More worryingly, the Panic! report found that ethnic minorities make up only 2.7% of staff in museum, galleries and libraries, and stated that, ‘people working within culture, making culture, are not currently representative of the nation’s demographics…’. This is a significant failing if we as a sector seriously intend to live up to our aim to be for all people. We need a workforce that is as diverse as the nation itself, so that museums can speak to, for and from everyone.

Activist groups such as Museum Detox, Space Invaders and Museum as Muck work tirelessly to support individuals struggling against structural inequities within museums. Sector leaders need to listen to these groups and make direct changes to recruitment and staff CPD as a minimum. The Fair Museum Jobs manifesto outlines a set of commitments to this end and could be one of many small steps in the right direction.

What does all this mean for me?

We aren’t trying to put you off, but it is important to be realistic and to understand the sector – particularly before deciding whether to apply for a postgraduate qualification. Here are some tips to help yourself (and, others):

  • Read what others have written on the subject, such as this excellent blog by Danielle Thom, Curator of Making at the Museum of London, or this summary from the Museums Association.
  • Know where to find museum jobs. Leicester University’s Museum Jobs Desk is one of the key places where many museums post new roles, and this Twitter thread has pertinent advice also (perhaps with the exception of the LinkedIn tip as none of us have found that a particularly good source of relevant roles!).
  • Read job adverts and compare person specification requirements in order to identify weaker areas in your experience, knowledge or skills and use this to plan CPD. The MA salary guidelines and Character Matters report referenced above are other good ways to gain an idea of role requirements.
  • Develop your ability to provide evidence of equivalent experience from activities within and outside the sector. Tom Hopkins has set out some key strategies to evidencing management experience when previous roles have not explicitly included this. Tom’s blog contains substantial advice for anyone emerging into the sector in particular.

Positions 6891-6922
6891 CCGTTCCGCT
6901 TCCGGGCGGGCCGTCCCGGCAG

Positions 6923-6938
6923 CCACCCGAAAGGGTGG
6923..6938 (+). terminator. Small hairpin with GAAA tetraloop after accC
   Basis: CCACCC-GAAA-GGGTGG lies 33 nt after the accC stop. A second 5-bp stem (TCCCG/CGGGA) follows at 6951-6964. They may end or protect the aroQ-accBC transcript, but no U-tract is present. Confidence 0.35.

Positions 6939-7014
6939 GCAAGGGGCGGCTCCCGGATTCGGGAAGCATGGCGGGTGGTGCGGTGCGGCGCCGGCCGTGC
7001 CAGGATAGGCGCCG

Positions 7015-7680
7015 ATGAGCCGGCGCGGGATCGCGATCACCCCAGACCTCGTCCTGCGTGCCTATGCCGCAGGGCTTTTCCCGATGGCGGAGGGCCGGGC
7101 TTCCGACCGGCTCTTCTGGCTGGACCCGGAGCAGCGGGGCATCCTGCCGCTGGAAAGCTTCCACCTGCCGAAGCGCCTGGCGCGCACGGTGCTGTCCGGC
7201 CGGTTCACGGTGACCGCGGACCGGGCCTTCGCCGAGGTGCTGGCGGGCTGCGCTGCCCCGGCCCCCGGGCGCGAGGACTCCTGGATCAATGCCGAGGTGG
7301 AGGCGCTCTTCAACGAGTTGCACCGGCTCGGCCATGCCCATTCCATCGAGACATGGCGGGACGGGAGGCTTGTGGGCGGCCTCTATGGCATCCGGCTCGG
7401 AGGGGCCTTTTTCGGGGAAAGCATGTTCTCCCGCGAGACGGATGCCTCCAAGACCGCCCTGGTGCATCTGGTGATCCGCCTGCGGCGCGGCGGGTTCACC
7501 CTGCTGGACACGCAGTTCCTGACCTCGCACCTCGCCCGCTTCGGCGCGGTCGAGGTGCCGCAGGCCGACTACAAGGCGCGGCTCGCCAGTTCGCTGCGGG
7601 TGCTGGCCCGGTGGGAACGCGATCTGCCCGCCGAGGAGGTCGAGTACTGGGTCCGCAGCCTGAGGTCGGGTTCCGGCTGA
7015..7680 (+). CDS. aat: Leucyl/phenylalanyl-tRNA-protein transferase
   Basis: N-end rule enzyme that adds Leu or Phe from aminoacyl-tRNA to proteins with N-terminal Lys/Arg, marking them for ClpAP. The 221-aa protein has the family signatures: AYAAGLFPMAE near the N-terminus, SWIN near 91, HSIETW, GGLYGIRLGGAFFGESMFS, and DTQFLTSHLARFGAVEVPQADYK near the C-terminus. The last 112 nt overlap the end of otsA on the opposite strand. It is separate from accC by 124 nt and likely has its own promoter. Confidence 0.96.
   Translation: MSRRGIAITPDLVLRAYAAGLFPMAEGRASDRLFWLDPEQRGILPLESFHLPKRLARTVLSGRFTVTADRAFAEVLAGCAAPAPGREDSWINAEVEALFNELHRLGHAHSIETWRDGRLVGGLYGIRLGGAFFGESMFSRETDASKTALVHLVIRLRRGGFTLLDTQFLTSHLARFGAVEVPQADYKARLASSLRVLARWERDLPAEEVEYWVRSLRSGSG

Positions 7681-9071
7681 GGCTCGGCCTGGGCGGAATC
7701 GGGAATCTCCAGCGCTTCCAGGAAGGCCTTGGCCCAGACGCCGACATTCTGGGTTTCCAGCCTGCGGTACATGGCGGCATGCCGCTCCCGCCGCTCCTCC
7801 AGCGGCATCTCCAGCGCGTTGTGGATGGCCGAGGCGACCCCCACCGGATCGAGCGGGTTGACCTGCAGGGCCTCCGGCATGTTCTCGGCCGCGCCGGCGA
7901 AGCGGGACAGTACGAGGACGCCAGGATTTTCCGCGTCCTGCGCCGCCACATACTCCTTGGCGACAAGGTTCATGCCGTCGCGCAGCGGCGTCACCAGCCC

• Find your network. Many groups exist to support specific areas of the sector, such as Museum Detox, Museum as Muck, Front of House Museums, Space Invaders, Disability Collaborative Network, emerging museum professionals groups (generally on Facebook and some more active than others), GEM, subject specialist networks including the Society for Museum Archaeology, NATSCA or the Social History Curators Group, and many, many others.
  • Identify the area(s) of museum work that most appeal to you as an aspiration, but keep other roles in mind. Sideways moves are possible, and it is often wise to build a broad set of skills.
  • If you are able to afford to volunteer, or have freedom to choose between paid roles, opt for a mixture of large and small organisations. Working in smaller museums will provide greater variety of experience.
  • Ask for recruitment experience: attend training, shadow recruiters, sit on interview panels.
  • Lastly and most importantly, commit to help. If or when you arrive in the sector, commit to actively seeking ways to change its inherently exclusionary nature. Support others around you to excel and succeed in their ambitions. Identify your privileges. Make changes.

[This article has been written by Fair Museum Jobs, a grassroots organisation that campaigns for fairer and more ethical recruitment and job practice in UK museums. As such, the articles and campaigns referenced below relate mainly to the UK market.]

About the author – Catriona Wilson for Fair Museum Jobs

By Catriona Wilson for Fair Museum Jobs.

Fair Museum Jobs is a grassroots, collective movement whose objective is to establish a better standard (“The Manifesto”) for museum job recruitment that is based on the principles of fairness, transparency, equity and inclusivity. Fair Museum Jobs believes recruitment based on these principles is fundamental to creating a museum sector that is resilient, relevant and representative of all society.